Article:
Filipinos are big fans of Korean drama or KDrama. Throughout the years, they spent several hours glued to their screens just to stay updated on their favorite shows. As KDramas gain popularity among the public, some people start wondering what the show would be like if set locally.
When fans of the K-drama show Start-Up heard that it was getting a local adaptation, it became a highly-anticipated project top-billed by talented actors Alden Richards and Bea Alonzo.
At the helm of Start-Up’s local adaptation are renowned directors Jerry Sineneng and Dominic Zapata. However, directing a show of such magnitude isn’t an easy task. Then again, it’s good that both Sineneng and Zapata have ways of taking on the challenge.
“I try to make a conscious effort. Medyo hinihimay [ko] ‘yun na parang kumakain ka, ‘Paano ba niluto ‘to?’ Pero kapag nalaman namin na gagawa kami ng adaptation, panonoorin namin ulit. And then, ako, I try to find the essence,” Zapata said during an online media conference.
He tries to single out what he and the others who loved the original version of Start-Up like most aware that several aspects make a show iconic. With Start-Up, he plans on replicating the feeling that the show brings to its viewers instead of copying its original content.
Zapata has prior experience in making adaptations since he worked on the Filipino version of Descendants of the Sun, another well-loved KDrama.
On the other hand, Start-Up is Sineneng’s first encounter in adapting a foreign show for local television. He knows that as a director, he can’t put all the elements from the K-drama and expect it to come out as a Filipino show.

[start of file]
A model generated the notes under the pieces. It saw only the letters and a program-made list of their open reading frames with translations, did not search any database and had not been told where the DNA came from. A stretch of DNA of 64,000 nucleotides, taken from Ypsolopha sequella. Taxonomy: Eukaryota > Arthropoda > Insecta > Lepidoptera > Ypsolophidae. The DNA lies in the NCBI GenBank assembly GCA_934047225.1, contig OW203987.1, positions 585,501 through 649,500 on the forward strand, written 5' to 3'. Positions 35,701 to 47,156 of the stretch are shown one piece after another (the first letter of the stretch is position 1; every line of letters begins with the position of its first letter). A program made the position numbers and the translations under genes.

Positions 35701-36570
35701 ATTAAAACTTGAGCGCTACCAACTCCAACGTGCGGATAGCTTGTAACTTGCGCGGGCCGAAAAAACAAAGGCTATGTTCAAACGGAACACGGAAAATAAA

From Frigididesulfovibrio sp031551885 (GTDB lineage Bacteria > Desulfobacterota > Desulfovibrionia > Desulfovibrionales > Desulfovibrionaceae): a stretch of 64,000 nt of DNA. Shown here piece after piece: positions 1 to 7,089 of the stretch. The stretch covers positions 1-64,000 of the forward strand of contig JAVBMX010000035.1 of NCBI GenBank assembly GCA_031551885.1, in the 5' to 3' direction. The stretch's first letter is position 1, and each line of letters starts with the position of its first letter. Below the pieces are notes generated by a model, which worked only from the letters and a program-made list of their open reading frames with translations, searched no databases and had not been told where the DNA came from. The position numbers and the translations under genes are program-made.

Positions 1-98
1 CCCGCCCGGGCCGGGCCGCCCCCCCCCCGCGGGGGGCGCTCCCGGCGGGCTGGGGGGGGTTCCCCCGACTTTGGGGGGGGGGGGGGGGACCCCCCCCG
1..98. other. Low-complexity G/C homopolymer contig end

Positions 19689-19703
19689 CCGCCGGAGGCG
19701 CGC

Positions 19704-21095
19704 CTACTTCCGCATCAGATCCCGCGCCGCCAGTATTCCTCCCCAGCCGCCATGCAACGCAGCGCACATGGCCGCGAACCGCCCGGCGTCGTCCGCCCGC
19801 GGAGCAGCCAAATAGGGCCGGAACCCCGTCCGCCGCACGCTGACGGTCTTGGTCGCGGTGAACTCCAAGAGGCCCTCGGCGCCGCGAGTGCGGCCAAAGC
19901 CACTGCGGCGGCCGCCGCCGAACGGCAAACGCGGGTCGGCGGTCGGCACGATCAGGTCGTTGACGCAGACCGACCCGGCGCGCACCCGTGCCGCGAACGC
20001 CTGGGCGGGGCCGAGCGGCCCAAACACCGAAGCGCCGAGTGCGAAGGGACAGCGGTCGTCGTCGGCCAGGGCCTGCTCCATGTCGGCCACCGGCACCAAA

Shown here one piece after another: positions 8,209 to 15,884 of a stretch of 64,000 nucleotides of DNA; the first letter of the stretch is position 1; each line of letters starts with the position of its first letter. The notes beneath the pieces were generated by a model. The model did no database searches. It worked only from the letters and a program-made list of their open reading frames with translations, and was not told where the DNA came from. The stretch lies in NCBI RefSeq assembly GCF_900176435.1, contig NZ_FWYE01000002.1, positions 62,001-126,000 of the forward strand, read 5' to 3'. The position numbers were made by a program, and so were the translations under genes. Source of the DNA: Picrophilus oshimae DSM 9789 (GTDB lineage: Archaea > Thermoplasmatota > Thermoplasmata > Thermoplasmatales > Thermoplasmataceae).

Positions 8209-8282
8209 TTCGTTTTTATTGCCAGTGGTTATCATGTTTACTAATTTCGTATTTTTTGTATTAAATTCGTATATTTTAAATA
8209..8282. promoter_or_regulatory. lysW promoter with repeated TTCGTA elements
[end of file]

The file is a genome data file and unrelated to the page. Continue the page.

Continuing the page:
“Pinanuod ko siya, and when I was assigned [to] the project, pinanuod ko siya na iba na ‘yung pananaw. Hinanap ko ‘yung puso ng show,” Sineneng said.
Although he discovered the heart of Start-Up’s original version and was impressed by it, Sineneng knew he needed to consider the heart of Filipino viewers and how it ties in with the story.
Sineneng adds that he learns a lot from Zapata on how to make local adaptations of foreign shows and that he couldn’t imagine being partnered with someone else.
Besides studying the original show thoroughly and finding a different approach to how to convey it to Filipino audiences, both directors also get to know their actors personally and professionally so they know how to incorporate their sensibilities into the scenes.
The lead actors, Alden and Bea, also have an on-screen chemistry that lights up any scene where they’re acting alongside each other.
“Isa sa hardest jobs ng director is to build chemistry. [Pero] Hindi kami nahirapan building the chemistry nung dalawa dahil siguro mahuhusay silang artista at inaral nilang mabuti ‘yung character,” Sineneng said.
He added that both Bea and Alden find characteristics in each other they could use to align themselves to the role and portray it efficiently.
The Filipino adaptation of Start-Up is currently under production, and GMA has yet to announce a date for its premiere.